In recent years, major healthcare organizations like American Society for Clinical Oncology,1,2,3 the National Comprehensive Cancer Network,4 the Society for Integrative Oncology,5 the US Veterans Administration6 and others have created and endorsed guidelines and recommendations for incorporating massage therapy in the care of patients affected by serious illness.
We are only just beginning to understand the full impact of the interpersonal, physiological, and psychological intervention that is massage therapy when provided by a properly trained massage therapist, but evidence already points clearly to the ability of such therapists to improve common symptoms like pain, anxiety, and nausea, as well as to broadly improve a patient’s experience of their illness. A specially trained massage therapist7,8 can safely and effectively employ the skills of their discipline to cultivate a sense of hopefulness, decrease pain and anxiety, and generally improve a patient’s experience9 such that they are better able to cope with their disease and to participate in their care, even with serious illness.
Massage therapists are more than “nice to have.” Integrating massage therapy is inherent in our ethical imperative to ease suffering.
How to begin planning your hospital-based massage therapy program:
1. Take the necessary time to hire appropriately skilled massage clinicians (or invest in training for them).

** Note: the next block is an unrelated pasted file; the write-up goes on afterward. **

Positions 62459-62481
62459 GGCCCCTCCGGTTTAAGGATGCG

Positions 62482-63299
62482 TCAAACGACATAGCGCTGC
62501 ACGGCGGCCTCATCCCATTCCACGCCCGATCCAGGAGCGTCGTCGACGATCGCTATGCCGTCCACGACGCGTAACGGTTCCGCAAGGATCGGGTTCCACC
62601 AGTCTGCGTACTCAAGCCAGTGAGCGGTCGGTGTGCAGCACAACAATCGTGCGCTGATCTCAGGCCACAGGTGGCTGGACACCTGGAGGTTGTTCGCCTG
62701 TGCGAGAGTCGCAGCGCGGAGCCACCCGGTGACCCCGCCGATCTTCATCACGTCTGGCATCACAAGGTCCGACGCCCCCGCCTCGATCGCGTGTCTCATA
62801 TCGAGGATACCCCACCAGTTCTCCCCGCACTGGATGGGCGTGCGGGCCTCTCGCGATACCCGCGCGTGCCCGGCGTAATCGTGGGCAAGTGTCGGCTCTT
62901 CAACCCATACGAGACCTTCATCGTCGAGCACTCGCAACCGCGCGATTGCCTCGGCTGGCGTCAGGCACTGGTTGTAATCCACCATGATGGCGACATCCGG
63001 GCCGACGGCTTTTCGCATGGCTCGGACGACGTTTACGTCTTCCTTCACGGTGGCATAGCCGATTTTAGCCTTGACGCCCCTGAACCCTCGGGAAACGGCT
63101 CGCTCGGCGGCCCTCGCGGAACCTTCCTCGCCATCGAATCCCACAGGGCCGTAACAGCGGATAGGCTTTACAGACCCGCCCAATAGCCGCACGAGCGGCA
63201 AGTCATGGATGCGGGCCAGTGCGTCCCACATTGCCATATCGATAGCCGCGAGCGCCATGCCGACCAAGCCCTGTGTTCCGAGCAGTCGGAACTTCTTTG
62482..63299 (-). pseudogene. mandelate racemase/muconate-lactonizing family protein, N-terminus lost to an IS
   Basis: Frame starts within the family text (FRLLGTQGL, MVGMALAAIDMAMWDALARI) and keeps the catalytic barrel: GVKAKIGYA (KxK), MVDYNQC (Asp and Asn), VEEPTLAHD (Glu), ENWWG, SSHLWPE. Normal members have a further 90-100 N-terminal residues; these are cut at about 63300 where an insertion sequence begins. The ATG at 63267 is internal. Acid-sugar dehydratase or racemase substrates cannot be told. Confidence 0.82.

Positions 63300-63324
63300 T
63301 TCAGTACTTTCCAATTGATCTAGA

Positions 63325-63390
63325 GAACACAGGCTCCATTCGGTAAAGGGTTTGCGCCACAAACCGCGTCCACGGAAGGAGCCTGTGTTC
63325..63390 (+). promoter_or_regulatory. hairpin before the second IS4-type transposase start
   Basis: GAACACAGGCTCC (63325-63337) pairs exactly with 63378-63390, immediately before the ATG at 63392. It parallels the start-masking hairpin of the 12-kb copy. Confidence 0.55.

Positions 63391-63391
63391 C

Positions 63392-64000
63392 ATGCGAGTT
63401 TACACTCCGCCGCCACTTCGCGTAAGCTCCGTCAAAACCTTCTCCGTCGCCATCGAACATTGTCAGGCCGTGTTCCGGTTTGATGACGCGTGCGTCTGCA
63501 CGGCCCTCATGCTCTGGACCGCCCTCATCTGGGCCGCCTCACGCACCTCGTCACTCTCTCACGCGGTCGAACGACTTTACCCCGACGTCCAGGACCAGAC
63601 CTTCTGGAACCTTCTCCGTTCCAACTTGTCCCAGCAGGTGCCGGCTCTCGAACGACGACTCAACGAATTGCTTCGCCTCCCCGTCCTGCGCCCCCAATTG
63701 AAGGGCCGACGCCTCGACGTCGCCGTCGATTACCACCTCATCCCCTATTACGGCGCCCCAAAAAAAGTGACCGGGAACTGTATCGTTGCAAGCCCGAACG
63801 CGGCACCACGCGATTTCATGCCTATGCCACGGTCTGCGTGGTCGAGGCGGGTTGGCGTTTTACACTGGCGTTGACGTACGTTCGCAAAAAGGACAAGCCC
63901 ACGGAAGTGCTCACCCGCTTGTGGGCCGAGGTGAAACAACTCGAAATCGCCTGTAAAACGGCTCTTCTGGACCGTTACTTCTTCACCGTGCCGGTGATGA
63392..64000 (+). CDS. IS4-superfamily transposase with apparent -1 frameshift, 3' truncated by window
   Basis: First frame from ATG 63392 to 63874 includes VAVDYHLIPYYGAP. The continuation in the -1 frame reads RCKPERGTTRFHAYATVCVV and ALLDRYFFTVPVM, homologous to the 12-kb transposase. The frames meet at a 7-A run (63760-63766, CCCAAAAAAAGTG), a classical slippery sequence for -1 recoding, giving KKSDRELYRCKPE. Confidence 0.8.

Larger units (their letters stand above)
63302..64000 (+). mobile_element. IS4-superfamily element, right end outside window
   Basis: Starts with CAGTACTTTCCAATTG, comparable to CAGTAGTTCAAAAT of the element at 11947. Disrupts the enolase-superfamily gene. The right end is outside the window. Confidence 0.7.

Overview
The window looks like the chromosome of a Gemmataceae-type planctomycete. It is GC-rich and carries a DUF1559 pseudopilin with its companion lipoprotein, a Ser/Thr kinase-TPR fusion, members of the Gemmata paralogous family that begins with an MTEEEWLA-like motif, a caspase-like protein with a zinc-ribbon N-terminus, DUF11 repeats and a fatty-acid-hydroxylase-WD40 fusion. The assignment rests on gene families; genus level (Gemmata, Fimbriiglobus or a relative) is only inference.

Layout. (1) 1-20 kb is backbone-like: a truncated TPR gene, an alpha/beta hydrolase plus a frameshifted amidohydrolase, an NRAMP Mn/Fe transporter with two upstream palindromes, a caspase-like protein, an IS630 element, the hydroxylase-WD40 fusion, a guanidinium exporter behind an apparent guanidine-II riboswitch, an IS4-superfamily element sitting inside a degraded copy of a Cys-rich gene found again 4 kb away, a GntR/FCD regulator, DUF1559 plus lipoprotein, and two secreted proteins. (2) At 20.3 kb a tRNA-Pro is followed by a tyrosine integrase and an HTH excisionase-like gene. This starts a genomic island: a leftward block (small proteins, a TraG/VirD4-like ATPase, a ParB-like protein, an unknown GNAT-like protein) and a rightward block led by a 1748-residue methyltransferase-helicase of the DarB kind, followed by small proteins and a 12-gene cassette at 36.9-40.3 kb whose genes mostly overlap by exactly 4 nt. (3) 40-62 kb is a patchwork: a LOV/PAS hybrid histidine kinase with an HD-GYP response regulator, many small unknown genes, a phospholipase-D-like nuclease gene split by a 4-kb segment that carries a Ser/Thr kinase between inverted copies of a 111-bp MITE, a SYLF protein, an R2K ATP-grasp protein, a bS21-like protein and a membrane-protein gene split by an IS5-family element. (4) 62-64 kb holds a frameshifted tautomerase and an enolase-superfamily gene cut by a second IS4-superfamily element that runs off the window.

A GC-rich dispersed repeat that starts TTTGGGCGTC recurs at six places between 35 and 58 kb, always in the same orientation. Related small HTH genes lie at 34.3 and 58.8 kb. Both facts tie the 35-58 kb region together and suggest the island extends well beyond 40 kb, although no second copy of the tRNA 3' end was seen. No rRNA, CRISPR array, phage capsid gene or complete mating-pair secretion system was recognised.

Set your sights on hiring massage practitioners who are prepared to augment the health care you provide, who can measurably improve outcomes and experience for the patients and families you serve, and who will function as collaborative partners in care.9,10,11,12
Many institutions go into this process with little or no knowledge about the potential for massage therapists to impact not only patient experience, but clinical outcomes. This is where undertrained or even untrained volunteers tend to enter the picture; and that’s not the picture you and your organization envisioned when you decided to bring massage therapy to the community you serve. Undertreatment is one issue, but in the case of people affected by serious illness, an untrained person is likely to miss potentially serious issues like skin breakdown, new swelling and/or infection, previously undiagnosed lymphedema or incipient circulatory issues, just to name a few.
2. Redefine "massage."